Thursday, August 30, 2007


Brad Lakeman claims credit for it. I heard a guest on the Dennis Miller Radio Show yesterday mention it (could've been Brad...). I like it. The term is "momentarian."

Here's an excerpt from the entire interview last year with Mr. Lakeman and Tucker Carlson on MSNBC (an interview most people likely have never seen--since it was aired on a program that most people have never seen): emphasis mine

BRAD LAKEMAN: The vast majority of Iraqis do not hate us. I coined a term, we've become momentarians in this country. We live for the moment. That's not what makes America great. That‘s not what makes our society free and a peaceful world. We have to look to the future and that's what George W. Bush is doing.

TUCKER CARLSON: Wait a second, momentarians - wait a minute. Who is the momentarian? Who looked at 9/11 and said, oh, a new world order. Who sort of forgot the several millennia of history that preceded 9/11? Millennia in which the people of Iraq lived without democracy in a tribal society that was hostile to outside influence and had almost nothing in common with the West? All of the [sic] sudden that was forgotten, as you put it, in a moment. The White House totally forgot about all that. History didn't exist. All of the sudden we're in a new age, a new world. The people want democracy, they want it really, really bad, but they didn't and they don't and it's time to face reality on this one.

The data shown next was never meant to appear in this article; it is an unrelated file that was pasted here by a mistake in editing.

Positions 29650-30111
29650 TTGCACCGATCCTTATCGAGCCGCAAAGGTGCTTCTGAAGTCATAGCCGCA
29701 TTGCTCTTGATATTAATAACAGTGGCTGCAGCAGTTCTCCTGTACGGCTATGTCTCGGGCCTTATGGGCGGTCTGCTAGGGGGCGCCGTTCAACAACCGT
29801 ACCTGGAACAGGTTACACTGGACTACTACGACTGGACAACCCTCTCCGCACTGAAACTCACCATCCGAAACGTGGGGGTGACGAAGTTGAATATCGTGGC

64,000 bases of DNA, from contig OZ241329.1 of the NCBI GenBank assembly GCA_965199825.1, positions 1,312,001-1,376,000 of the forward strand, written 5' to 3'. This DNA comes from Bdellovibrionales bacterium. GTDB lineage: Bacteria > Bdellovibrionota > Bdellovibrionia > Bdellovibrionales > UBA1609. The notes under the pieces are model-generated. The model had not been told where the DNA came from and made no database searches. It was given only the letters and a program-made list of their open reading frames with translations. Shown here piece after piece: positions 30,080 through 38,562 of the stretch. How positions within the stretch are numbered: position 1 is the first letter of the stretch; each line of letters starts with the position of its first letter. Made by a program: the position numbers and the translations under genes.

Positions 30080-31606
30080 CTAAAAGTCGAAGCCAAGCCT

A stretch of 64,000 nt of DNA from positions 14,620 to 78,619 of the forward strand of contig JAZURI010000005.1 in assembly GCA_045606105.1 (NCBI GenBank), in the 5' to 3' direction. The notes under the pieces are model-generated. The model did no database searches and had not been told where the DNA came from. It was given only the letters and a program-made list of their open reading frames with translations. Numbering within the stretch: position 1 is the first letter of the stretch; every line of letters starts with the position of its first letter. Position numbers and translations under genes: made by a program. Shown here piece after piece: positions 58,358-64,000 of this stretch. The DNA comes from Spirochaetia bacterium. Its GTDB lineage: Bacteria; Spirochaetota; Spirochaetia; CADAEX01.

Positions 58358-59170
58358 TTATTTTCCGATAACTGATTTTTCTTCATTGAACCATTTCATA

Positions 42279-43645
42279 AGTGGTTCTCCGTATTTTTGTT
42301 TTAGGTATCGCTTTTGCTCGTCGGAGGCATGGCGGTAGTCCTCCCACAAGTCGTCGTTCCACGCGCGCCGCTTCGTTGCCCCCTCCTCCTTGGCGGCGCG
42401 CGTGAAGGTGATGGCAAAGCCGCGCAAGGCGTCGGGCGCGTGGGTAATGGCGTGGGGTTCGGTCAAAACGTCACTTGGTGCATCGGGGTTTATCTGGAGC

BRAD LAKEMAN: No. There are people who want instant gratification. They want instant results. And democracy is not a switch you turn on. It's something that people fight for. And that people go to the polls for.

I think many Americans have become momentarians. Many Americans--and America has no corner on the market--sacrifice the big picture at the altar of instant gratification and poll results. Case in point? Once positive news was finally allowed unfettered into the MSM in America post-surge, Pres. Bush's approval ratings began to climb--while the Democrat-controlled Congress's ratings hit an all-time low.

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